In all frankness then, and with the str[ong]est desire to enrole myself among your pupil I throw myself upon your liberal cooperation and while of course whatever you may be pleased to communicate to me shall be entirely confidential, I shall be proud to offer you on my return, proofs of the zeal with which I shall execute your behests, as well as those of my admiration of your wonderfull [sic] discovery and of my personal obligation and regard.

I remain, Dear Sir, respectfully Yr mo obliged
R K Haight

[address panel:]
Fox Talbot Esq
Lacock Abbey


1. Rev George Wilson Bridges (1788-1863), photographer & traveller.

2. The effects of brightness of light, the spectrum and the temperature of the air and materials was little understood for either the calotype or the daguerreotype at this time.

3. The photographic establishment of Nicolaas Henneman (1813-1898), Dutch, active in England; WHFT's valet, then assistant; photographer.

4. Charles Chevalier (1804-1859), optician, Paris.

5. In 1843, Haight had privately published a book of poetry: Not the "Burden", but the glory of Egypt not the Pharaohs, but the Hierophants, Kings and priests "after the order of Melchisedeck.

6. WHFT was keen on applying photography to reproduction of both images and text and freely gave his permission to the Devonshire-born George Robbins Gliddon (1809-1857), an Egyptologist and American diplomat to use photography. He had Nicolaas Henneman produce prints for The Talbotype Applied to Hieroglyphics (Reading: 1846), comprising three photographs of hieroglyphs and his text. See Ricardo A. Caminos, "The Talbotype Applied to Hieroglyphics," Journal of Egyptian Archaeology, v. 52, 1966, pp. 65-70 and Plates XIII-XV. The ink ‘originals’ and accompanying loose prints are in the Talbot Collection of the National Media Museum, Bradford, and at the time Camino thought these were unique survivors; the copy in the British Library was lost to the Blitz. However, several other copies have been subsequently discovered. Three are in the Richard Lepsius collection in the State Library of Berlin. Gliddon dedicated one copy to Lepsius on 18 August 1846 and another (undated) to Joseph Bonomi; the third is not inscribed. On 18 August 1846, Gliddon dedicated a copy to the French Egyptologist Émile Prisse d’Avennes (1807-1879); it is bound into v. 219 of his diaries in the Bibliothèque nationale de France in Paris. A single plate is preserved in the Library Company of Philadelphia in the collection of Samuel Morton (1819-1850), a craniologist and ethnologist. On 17 June 1846, Gliddon wrote to Morton about Talbot’s new invention, enthusing that “if you introduced the Talbotype at Philadelphia, you need no longer employ an Artist in Skull-drawing, but save great expense and ensure supernatural accuracy in your Plates. Tis worth your consideration; for you can multiply ‘ad infinitum,’ at the mere cost of iodized paper.”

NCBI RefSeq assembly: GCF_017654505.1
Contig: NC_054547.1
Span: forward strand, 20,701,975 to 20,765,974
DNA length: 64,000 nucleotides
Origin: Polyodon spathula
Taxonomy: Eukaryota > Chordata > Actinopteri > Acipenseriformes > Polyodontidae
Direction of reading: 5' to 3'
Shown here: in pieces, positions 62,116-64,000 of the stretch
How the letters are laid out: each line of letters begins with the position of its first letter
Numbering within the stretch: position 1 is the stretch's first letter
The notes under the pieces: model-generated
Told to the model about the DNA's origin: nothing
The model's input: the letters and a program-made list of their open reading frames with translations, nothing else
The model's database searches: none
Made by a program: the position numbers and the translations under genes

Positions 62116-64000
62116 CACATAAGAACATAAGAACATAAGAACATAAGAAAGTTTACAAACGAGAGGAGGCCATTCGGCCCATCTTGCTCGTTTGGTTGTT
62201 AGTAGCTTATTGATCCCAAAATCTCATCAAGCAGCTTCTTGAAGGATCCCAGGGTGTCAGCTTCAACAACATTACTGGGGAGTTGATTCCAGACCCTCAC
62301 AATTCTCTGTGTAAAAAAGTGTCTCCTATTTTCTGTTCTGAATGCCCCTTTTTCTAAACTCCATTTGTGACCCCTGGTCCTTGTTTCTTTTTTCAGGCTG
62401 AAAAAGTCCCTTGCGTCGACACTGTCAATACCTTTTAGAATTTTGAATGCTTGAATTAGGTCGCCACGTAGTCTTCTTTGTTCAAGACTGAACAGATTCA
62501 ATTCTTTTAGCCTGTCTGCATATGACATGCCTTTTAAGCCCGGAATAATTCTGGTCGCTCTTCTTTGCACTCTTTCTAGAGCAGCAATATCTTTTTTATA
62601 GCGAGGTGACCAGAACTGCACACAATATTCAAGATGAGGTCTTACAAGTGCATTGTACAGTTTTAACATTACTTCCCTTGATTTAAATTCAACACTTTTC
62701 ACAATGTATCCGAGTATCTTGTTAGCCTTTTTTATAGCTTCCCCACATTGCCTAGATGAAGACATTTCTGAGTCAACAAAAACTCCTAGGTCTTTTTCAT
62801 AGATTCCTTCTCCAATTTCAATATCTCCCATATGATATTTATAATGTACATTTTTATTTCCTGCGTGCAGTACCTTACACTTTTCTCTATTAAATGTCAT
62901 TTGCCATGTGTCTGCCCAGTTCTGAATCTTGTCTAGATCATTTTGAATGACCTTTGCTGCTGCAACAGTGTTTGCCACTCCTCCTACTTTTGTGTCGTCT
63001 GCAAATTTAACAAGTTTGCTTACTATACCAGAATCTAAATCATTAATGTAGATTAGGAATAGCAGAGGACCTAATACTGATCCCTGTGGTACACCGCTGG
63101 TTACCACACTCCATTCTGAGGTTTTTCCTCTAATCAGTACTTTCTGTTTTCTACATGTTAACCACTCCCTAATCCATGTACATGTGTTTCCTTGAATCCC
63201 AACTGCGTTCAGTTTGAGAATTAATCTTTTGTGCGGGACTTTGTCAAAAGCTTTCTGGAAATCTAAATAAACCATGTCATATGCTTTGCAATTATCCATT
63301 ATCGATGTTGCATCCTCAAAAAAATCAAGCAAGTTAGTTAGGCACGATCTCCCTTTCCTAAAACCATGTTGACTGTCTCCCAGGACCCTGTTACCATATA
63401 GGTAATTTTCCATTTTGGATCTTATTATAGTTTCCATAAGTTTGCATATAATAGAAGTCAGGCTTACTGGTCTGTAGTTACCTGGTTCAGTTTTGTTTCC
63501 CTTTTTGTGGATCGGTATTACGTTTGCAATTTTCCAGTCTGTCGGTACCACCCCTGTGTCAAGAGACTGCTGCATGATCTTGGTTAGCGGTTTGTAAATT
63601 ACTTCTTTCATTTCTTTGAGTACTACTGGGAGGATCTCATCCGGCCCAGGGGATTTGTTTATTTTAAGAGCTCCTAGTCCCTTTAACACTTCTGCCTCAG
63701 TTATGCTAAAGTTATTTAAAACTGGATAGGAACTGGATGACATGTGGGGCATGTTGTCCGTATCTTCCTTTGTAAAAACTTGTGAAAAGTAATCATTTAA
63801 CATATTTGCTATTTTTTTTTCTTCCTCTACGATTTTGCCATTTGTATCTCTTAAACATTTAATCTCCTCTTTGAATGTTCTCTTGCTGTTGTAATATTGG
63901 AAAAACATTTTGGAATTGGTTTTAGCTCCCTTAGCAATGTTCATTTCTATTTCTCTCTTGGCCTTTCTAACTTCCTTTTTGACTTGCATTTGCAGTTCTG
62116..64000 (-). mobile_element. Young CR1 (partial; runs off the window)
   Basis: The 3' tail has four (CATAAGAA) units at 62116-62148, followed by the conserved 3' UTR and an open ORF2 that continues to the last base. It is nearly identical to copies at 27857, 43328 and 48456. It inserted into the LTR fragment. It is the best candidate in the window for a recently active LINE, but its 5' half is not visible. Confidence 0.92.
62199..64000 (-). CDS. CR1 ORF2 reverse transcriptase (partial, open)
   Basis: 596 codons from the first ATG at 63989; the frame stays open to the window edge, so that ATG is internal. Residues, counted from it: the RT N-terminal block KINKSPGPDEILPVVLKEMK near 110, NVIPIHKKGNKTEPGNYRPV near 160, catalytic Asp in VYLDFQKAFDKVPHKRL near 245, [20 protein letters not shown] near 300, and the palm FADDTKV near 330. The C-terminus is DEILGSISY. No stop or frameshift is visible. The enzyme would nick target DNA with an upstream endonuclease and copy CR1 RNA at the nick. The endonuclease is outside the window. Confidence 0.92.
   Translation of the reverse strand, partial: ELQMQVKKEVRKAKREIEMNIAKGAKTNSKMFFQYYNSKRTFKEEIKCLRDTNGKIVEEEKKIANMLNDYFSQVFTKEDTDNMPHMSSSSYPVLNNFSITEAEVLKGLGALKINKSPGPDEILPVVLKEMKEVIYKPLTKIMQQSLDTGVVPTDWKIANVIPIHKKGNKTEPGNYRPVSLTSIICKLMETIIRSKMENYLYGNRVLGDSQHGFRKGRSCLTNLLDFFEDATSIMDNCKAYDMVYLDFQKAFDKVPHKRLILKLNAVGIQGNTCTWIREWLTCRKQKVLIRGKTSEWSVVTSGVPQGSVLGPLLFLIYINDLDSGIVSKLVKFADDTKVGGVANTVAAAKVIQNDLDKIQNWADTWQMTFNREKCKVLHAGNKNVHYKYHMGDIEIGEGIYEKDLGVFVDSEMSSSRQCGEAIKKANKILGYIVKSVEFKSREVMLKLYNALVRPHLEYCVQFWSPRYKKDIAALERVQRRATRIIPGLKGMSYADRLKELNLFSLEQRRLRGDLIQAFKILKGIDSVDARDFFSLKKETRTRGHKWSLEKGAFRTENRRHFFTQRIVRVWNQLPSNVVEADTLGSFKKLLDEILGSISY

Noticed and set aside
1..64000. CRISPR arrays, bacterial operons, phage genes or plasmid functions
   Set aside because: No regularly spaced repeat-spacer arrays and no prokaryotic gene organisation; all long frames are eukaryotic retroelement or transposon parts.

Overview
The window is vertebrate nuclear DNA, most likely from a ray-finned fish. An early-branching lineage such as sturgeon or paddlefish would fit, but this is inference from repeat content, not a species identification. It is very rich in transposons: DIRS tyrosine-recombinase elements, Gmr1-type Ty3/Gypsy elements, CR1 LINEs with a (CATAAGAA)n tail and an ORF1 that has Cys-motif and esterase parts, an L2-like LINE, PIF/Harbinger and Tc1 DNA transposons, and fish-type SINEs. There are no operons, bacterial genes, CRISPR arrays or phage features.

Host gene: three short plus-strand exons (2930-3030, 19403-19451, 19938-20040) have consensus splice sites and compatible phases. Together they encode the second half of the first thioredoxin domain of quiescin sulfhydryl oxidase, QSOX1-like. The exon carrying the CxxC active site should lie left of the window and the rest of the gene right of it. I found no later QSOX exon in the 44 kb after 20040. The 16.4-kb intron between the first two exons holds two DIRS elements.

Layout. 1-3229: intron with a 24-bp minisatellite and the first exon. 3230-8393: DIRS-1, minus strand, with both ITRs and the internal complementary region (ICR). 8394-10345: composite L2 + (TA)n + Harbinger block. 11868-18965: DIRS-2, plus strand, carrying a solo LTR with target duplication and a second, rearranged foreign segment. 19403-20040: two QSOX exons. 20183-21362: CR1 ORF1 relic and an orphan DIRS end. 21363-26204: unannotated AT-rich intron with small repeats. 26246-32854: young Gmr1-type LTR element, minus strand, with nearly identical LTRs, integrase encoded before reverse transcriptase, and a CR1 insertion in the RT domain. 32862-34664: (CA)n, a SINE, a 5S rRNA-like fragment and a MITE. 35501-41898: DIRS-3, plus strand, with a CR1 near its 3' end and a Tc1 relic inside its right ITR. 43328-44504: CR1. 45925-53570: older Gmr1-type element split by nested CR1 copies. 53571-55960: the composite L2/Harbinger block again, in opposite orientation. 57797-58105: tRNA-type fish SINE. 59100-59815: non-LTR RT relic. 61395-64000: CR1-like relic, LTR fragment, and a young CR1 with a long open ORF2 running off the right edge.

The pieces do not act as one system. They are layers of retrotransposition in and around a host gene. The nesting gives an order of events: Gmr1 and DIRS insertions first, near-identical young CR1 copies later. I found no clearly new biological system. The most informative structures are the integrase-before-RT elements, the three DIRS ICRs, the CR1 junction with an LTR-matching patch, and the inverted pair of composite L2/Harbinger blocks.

7. WHFT's cousin, not brother, Christopher Rice Mansel Talbot 'Kit' (1803-1890), immensely wealthy landowner, mathematician & politician. Accompanied by Bridges, he took his wife to the Mediterranean in an eventually hopeless quest for better health.

8. WHFT, The Pencil of Nature (London: Longman, Brown, Green, & Longmans, June 1844–April 1846 [issued in six fascicles]).